no panacea for the lending market in Asia

Asian leveraged bankers are hoping for increased business opportunities this year. Their main focus is rising tensions between the United States and China, and the bill passed by the U.S. government in May requiring foreign companies to follow U.S. auditing standards, which could lead to an increase in the number. Chinese companies exiting American stock exchanges. .

There are already signs of this. New York-listed Chinese online marketplace was shut down by a consortium earlier this year, as Tencent Holdings plans to buy out Sogou and remove the search engine from the New York Stock Exchange. .

The loan market will welcome any action proposed by these offers, having been hit hard by the Covid-19 pandemic this year. So far in 2020, 176 transactions denominated in US dollars, euros and Hong Kong dollars have been announced or concluded in Asia excluding Japan, worth $ 97 billion. The figures for the same period last year were 327 transactions worth $ 139 billion, according to Dealogic.

Bankers said GlobalCapital Asia they hope the write-offs could be a good source of loans before the end of the year. But their optimism may be unfounded.

For starters, there is a big question as to whether enough radiation will take place this year. Many acquisition-related transactions have been suspended or canceled because sellers and buyers could not come to an agreement on prices. The same is true for privatizations.

A credit banker who was recently in talks with two Chinese companies over possible privatization deals said the two deals were put on hold due to valuation spreads.

While buyers wish to take advantage of current market conditions to acquire assets at a lower price, sellers are hoping for a rebound once the pandemic subsides, making them reluctant to part with their businesses at lower valuations.

That’s not all. Even if privatization gets the green light, it will not necessarily translate into opportunities for international banks.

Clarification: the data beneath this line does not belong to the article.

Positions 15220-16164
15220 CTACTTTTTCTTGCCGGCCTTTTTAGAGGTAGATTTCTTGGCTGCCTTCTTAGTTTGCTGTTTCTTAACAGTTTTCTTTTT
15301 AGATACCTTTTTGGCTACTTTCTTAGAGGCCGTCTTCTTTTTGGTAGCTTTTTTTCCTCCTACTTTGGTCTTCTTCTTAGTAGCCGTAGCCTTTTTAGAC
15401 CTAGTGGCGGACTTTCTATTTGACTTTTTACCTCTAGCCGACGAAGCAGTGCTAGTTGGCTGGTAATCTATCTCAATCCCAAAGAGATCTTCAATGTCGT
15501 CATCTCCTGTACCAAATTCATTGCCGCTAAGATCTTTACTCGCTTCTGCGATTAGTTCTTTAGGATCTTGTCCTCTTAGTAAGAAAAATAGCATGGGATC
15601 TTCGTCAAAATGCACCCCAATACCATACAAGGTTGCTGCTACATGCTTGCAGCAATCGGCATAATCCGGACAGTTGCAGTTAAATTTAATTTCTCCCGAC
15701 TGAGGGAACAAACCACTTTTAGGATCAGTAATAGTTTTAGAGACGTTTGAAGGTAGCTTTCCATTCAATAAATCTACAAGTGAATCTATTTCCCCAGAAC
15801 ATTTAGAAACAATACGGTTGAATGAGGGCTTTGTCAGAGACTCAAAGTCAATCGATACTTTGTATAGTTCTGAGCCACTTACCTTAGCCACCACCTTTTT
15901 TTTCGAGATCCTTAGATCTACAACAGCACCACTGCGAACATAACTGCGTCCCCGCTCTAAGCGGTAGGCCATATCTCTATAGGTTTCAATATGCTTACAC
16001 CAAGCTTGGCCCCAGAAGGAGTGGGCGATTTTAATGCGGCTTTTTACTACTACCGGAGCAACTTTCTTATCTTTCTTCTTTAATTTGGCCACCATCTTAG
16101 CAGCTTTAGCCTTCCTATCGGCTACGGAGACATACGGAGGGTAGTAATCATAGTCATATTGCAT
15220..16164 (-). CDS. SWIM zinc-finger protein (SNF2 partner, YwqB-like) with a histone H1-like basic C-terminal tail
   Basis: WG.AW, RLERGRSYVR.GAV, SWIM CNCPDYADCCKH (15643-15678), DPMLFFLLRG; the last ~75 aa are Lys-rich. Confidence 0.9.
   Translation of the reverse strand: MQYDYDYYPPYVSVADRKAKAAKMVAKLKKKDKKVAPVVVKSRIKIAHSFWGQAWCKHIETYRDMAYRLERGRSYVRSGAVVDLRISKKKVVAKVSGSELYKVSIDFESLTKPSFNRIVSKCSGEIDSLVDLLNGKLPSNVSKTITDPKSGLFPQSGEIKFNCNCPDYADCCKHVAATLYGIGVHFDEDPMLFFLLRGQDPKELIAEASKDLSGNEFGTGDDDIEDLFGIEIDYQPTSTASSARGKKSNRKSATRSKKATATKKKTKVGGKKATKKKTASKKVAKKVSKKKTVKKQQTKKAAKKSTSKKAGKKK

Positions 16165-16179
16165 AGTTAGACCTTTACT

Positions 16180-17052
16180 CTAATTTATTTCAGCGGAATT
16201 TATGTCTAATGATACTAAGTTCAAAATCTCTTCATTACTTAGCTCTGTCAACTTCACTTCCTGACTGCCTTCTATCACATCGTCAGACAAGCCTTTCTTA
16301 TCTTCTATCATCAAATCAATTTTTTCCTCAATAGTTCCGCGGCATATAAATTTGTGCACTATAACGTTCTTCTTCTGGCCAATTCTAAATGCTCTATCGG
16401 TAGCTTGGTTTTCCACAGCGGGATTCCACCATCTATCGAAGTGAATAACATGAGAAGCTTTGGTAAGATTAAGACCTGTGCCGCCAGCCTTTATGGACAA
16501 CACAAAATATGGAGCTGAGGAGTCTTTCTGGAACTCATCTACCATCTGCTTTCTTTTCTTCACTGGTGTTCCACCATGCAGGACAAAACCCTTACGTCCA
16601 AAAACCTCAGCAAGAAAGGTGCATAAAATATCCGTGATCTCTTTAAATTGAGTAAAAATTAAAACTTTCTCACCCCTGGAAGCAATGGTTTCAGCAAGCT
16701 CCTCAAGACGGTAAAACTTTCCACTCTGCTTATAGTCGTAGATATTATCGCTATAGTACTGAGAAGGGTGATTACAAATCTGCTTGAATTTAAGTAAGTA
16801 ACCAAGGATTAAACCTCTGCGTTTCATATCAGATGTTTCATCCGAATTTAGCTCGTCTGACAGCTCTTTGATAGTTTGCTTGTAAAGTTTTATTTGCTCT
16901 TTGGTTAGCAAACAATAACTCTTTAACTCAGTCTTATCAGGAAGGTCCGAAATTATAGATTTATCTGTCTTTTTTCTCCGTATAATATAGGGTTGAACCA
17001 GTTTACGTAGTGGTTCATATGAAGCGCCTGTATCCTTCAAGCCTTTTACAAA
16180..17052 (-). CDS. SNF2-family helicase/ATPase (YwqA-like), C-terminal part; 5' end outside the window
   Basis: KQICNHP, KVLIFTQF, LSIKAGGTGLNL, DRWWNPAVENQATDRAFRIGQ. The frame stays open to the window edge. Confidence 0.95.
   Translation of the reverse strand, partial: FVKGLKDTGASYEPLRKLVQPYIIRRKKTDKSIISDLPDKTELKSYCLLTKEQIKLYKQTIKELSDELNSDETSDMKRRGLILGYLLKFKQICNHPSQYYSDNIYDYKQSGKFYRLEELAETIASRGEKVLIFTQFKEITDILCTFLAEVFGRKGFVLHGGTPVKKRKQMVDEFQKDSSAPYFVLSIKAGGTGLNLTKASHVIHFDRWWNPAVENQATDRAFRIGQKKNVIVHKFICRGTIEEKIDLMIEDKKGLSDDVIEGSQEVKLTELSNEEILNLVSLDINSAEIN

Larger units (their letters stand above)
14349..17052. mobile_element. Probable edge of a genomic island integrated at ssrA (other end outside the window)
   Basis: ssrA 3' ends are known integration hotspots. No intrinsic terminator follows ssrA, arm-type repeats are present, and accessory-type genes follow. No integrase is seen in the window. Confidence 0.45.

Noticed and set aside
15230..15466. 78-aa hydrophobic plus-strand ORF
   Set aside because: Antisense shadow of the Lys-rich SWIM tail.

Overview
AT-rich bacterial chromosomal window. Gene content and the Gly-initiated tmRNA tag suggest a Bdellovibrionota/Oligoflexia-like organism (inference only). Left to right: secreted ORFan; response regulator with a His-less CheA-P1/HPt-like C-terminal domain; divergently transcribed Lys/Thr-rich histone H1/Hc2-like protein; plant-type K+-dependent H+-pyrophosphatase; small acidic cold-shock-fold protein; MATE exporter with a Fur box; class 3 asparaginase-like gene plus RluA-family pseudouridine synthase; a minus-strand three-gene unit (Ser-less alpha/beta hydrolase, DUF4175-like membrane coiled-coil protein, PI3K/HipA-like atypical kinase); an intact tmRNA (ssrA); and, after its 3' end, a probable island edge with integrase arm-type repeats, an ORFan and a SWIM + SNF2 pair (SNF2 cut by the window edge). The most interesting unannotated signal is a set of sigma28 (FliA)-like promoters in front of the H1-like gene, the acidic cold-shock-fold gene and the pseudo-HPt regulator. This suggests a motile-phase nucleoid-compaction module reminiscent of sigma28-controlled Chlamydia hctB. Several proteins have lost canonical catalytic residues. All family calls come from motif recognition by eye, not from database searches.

Of course, there will be enough business to shop around if top names like Alibaba Group Holding or Baidu make loans for their write-offs from the United States. In such cases, their fundraising will be large enough to warrant a large group of banks – both international and Chinese – in the union.

But many other companies, which plan to list on the continent afterwards to take advantage of the higher valuations in the domestic market, may opt for onshore financing to support their transactions.

For example, raised a $ 3.5 billion loan to support its delisting. But the loan was eventually granted by the Shanghai branch of the Shanghai Pudong Development Bank, which then syndicated it to a group of onshore banks.

While this does mean that international banks could lose some of those transactions, it does set a precedent for borrowers worried about Chinese capital controls and restrictions on transferring money from home to overseas. Some bankers believe that if a business clearly explains the goals of its loan, it is likely that it will be granted permission to transfer money overseas.

This is essential because the competition for these mandates is intensifying between Chinese and international banks. The cost of funding is naturally one of the main considerations for businesses, which has given Chinese banks, especially the Big Four lenders, an advantage, due to their balance sheet prowess and ability to offer money cheaper.

This has already been evident in a number of business loans this year, where Chinese banks have offered aggressive pricing to beat their peers amid slowing transactions.

International investment banks will also face an additional headache: uncertainty over companies’ plans to go public. For the most part, companies likely to delist in the United States are preparing possible IPOs in China or Hong Kong. But the timeline can be difficult to pin down, given the lengthy approval processes to launch their lists.

This means that banks may be forced to provide long-term funding rather than short-term gateways to support these write-offs, which may not appeal to everyone.

The buyout loans will come in, albeit at a much slower pace than bankers anticipate and on terms that will not be favorable for everyone. Leverage financial bankers should keep their expectations in check.

Priscilla C. Carnegie